Rangel Renews Call for Draft: Time to Ask Alfred
The incoming Democratic chairman of the House Ways and Means Committee said yesterday that he will push to renew the military draft, as lawmakers in both parties sharpened their criticisms of the situation in Iraq and struggled for consensus and solutions.
It is clear that the war in Iraq is a resounding failure of both conception and execution. Yet Charles B. Rangel(D-NY) has been calling for a renewal of the draft for quite a long time now. That he has renewed his call after a narrow Democratic victory in the recent elections, a victory that was made possible by discontent with the war speaks to something- but what on earth could it be?
Rangel believes that if the risk of being conscripted is spread equally throughout society and not confined to the children of the poor (as it primarily is with our present volunteer system), lawmakers will be reluctant, out of sheer self-interest, to export their own youngsters to the combat zone. A politician as canny and experienced as Rangel probably does not believe his proposal will pass. His proposal is a consummate rhetorical and political gesture, designed to draw attention to the glaring fact that the children of the political elite do not face the same set of social circumstances as the rest of us. The argument seems to be that the prospect of their own children going to a modern war would be enough to cause legislators to be cautious.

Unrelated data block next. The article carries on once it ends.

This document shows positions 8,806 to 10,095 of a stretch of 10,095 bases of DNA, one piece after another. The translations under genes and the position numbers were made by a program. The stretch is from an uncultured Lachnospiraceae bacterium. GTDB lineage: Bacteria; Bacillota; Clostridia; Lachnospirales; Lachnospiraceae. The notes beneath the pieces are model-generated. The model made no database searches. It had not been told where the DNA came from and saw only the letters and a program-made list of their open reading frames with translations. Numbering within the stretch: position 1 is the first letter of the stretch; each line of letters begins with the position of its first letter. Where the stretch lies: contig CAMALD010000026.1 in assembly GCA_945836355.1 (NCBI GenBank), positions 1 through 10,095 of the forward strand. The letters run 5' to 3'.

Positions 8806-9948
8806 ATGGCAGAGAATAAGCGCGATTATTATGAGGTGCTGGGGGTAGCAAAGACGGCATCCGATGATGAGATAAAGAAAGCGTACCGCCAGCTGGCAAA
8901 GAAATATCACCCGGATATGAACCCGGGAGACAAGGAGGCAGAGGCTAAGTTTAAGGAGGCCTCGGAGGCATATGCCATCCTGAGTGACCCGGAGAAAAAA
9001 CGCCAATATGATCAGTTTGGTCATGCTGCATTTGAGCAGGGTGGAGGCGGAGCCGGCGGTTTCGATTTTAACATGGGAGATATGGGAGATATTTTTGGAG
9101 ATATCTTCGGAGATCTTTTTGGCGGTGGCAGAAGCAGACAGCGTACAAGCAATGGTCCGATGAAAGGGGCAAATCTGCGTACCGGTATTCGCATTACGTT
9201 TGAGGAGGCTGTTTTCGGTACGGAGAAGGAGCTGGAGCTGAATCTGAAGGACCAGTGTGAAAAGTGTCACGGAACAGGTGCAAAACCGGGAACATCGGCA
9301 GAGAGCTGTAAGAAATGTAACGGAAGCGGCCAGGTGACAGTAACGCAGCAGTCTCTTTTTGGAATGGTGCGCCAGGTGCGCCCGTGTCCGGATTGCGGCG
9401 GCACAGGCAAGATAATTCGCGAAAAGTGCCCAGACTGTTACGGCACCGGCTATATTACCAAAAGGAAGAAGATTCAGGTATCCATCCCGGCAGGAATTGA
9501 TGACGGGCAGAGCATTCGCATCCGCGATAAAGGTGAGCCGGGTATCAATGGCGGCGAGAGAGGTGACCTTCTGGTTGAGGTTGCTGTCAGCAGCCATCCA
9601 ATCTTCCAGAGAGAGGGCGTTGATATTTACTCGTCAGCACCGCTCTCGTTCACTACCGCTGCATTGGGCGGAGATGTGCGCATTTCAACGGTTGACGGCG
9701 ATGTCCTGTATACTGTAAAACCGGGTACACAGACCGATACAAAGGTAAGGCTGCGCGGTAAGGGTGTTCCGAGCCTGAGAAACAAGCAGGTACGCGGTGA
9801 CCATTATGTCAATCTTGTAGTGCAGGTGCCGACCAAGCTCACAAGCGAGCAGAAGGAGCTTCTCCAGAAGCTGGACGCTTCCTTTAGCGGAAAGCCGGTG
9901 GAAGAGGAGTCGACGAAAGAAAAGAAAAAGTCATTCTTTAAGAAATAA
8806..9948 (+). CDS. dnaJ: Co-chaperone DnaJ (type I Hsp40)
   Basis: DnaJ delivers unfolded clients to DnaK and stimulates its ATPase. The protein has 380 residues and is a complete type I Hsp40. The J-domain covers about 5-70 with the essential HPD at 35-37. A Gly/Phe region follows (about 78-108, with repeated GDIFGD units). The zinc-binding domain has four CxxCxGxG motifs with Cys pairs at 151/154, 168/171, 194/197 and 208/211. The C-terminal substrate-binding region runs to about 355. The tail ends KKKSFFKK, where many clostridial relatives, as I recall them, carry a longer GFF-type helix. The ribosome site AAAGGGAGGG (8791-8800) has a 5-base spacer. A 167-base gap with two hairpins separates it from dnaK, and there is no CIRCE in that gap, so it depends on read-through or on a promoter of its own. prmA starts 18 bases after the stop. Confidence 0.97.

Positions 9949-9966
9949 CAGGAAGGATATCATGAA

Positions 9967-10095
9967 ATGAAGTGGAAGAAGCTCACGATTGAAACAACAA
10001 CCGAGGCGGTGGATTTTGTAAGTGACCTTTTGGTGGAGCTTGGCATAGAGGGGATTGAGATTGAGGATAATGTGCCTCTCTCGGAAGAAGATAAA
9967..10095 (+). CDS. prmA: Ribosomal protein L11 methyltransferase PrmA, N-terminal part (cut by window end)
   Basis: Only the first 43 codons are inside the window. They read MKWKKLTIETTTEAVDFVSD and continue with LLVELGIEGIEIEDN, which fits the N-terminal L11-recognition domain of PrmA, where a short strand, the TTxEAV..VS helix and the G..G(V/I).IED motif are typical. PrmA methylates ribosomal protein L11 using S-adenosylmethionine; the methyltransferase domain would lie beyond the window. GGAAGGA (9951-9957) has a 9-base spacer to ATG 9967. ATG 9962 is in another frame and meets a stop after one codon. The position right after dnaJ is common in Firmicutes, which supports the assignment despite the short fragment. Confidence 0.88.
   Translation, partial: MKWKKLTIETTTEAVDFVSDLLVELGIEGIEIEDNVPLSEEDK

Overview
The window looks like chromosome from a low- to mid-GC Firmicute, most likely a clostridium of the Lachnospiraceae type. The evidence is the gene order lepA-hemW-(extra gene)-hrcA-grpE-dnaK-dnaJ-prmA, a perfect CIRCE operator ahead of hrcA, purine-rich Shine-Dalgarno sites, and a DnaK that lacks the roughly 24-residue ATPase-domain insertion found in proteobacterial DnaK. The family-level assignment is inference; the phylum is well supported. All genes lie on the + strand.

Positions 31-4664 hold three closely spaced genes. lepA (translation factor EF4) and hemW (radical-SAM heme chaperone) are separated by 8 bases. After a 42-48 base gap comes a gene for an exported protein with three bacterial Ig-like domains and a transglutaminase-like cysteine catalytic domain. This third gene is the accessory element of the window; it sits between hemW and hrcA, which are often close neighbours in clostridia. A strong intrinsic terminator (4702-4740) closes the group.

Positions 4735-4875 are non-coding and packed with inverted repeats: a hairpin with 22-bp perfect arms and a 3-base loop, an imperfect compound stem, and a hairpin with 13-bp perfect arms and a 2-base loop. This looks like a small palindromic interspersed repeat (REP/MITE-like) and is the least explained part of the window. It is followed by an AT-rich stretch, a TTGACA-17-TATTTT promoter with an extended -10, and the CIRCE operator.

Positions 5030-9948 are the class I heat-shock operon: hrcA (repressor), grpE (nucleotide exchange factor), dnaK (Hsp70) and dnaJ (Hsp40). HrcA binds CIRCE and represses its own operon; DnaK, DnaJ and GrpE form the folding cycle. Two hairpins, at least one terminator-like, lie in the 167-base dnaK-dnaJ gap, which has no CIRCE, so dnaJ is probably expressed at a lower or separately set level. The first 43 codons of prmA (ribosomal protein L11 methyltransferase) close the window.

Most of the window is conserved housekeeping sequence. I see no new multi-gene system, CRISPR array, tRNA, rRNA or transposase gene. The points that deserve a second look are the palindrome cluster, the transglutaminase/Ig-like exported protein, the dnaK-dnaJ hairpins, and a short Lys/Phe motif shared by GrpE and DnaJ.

This strikes me as a variant on one of the oldest, and least credible arguments found in the history of war. Alfred Nobel, for example, believed dynamite was a weapon so terrible that it might guarantee world peace. Rangel seems to believe the same of his policy.
Of course, as the Nobel argument and many like it illustrate, there is very little that puts people off war, and a draft is unlikely to do so, particularly in a polity where the chief legislators do not have conscript-aged children.. There are precious few instances in history where increasing the capacity to make war leads to peace. And political regimes, particularly enlightened ones susceptible to rational arguments of self-interest, are often in power for only fleeting moments, while the machinery of a bureaucracy such as is necessary to conscription is the very devil to eliminate. The last 12 years, and particularly the last 8, should be testimony enough , but if not, Mr. Rangel can go ask Alfred what the outcome will probably be of new weapons or fearsome policies designed to end war by increasing a government's ability to wage it.